Common Statement By AF* on Internet Shutdowns in Africa

2 June 2017 Nairobi, Kenya

The Af* organizations, comprised of AFRINIC, AFTLD, AFNOG, AFREN, Africa CERT, and ISOC Africa, gathered at the 5th African Internet Summit, in Nairobi, Kenya, 21 May – 2 June 2017, issue the following statement:

We are CONCERNED by the increasing number of Internet shutdowns ordered by Governments in Africa. Internet shutdowns are intentional disruptions of Internet or electronic communications, rendering them inaccessible or effectively unusable, for a specific population or within a location for specified or unspecified periods of time. African territories accounted for many of the 56 Internet shutdowns recorded globally in 2016.

We are OPPOSED to any form of Internet shutdowns, including those that impact social media sites, entire networks, intentional disruption of Internet or mobile application services access, in any context such as elections, demonstrations or social tensions. Shutdowns offer poor solutions to complex problems and have shown to generate collateral damages on society and the economy. Intentional disruptions of access to information were unequivocally condemned[1] by the UN Human Rights Council in 2016.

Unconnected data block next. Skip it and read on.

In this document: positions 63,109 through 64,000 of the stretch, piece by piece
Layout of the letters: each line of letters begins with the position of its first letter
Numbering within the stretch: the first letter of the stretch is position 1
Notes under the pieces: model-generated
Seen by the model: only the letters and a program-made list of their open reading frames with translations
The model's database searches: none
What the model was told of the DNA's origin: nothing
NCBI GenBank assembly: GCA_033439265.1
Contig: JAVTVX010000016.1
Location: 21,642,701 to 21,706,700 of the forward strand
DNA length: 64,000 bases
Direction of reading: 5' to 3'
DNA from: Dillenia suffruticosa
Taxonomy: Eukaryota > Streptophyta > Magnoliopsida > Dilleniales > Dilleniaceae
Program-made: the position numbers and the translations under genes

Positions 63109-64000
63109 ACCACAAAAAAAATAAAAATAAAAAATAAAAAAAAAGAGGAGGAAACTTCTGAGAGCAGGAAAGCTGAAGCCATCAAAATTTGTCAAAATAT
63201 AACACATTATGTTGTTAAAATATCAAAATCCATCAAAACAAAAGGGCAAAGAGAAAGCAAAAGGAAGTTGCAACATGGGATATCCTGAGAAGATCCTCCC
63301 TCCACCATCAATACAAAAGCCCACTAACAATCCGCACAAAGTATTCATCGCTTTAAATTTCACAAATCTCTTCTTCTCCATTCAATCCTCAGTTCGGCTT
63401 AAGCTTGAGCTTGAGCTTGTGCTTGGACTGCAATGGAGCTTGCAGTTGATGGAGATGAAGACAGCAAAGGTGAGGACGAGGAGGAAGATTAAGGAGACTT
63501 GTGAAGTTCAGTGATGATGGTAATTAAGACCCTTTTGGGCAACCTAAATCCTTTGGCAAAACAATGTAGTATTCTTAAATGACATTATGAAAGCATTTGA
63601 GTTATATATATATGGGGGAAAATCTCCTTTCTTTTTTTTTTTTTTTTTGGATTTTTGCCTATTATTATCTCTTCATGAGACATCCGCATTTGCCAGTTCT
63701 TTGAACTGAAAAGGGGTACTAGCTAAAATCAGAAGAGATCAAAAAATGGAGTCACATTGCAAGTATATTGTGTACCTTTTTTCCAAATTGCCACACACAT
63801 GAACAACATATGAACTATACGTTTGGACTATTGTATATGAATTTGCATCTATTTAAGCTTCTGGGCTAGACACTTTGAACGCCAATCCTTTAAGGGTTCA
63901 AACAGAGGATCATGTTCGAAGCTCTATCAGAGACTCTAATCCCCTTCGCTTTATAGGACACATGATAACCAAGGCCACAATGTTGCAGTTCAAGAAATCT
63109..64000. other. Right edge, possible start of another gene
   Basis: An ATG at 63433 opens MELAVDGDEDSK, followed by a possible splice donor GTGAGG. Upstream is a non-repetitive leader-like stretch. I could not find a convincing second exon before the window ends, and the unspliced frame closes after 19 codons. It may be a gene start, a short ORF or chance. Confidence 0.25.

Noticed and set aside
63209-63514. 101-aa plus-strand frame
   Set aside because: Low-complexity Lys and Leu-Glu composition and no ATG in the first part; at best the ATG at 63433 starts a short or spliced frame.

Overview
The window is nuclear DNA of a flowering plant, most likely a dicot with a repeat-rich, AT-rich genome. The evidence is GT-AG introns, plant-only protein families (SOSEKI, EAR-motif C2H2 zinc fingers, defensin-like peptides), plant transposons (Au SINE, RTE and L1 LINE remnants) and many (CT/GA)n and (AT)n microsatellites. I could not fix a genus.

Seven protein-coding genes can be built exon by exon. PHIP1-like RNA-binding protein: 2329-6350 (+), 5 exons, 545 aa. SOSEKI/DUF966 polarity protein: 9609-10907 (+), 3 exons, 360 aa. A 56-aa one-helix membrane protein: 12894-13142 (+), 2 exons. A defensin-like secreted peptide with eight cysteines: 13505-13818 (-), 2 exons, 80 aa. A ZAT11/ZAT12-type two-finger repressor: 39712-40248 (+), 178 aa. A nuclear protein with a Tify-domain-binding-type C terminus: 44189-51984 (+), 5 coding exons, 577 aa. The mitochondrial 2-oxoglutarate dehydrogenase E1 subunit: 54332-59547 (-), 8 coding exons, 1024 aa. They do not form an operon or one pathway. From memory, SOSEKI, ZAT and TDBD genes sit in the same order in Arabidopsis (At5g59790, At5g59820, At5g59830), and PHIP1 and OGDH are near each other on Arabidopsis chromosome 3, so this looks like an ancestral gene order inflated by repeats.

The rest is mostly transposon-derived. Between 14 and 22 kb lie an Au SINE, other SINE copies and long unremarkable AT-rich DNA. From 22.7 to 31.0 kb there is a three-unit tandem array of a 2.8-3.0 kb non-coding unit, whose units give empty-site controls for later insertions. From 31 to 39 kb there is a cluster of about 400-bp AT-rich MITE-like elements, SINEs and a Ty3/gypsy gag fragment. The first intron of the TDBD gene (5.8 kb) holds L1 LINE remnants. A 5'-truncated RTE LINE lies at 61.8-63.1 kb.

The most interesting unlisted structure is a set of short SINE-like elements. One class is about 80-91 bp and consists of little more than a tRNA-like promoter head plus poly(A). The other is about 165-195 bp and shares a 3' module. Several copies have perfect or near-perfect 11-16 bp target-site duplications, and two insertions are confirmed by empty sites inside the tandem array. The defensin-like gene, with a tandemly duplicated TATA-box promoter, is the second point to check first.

We would like to DRAW ATTENTION TO the negative effects of Internet shutdowns Not only do they impact the rights of citizens (e.g. expression, association, access to knowledge and education) recognized both in the Universal Declaration of Human Rights and African Charter on Human and Peoples' Rights, they also impact businesses and entrepreneurs. Various studies have highlighted the high costs of Internet shutdowns on country’s GDPs. In a context where economic growth relies increasingly on Internet access, as reaffirmed in the UN Sustainable Development Agenda, shutdowns can generate long-lasting and costly effects on society and on user trust.

We DO NOT THINK that the Anti-shutdown policy proposal put forward by some members of the AFRINIC community will offer a sustainable solution to this issue. While we share the same concerns as theproposals authors and welcome the community dialogue this has generated, we think this proposed policy will likely be ineffective and could create unintended damages

We are CONCERNED that such a proposal would be difficult to implement, and would take AFRINIC beyond its technical mandate and expertise, as highlighted by AFRINIC staff’s assessment of the proposal. We are also concerned that this proposal might antagonize governments in a way that will worsen the situation as a whole. Finally, the proposal might also impact citizen’s ability to access the Internet beyond the government entities targeted by the proposal.

Instead, we are CALLING on African governments to renounce the use of Internet shutdowns as a policy tool, and to engage in meaningful dialogue with stakeholders. We UNDERSTAND that governments have legitimate concerns related to Internet use and that they have obligations related to national security and public order.

In the spirit of the WSIS Tunis Agenda, the Af* are available to WORK with African governments and other stakeholders to find better solutions that do not hurt the fundamental rights of citizens and that protect the Internet’s stability, resilience and openness.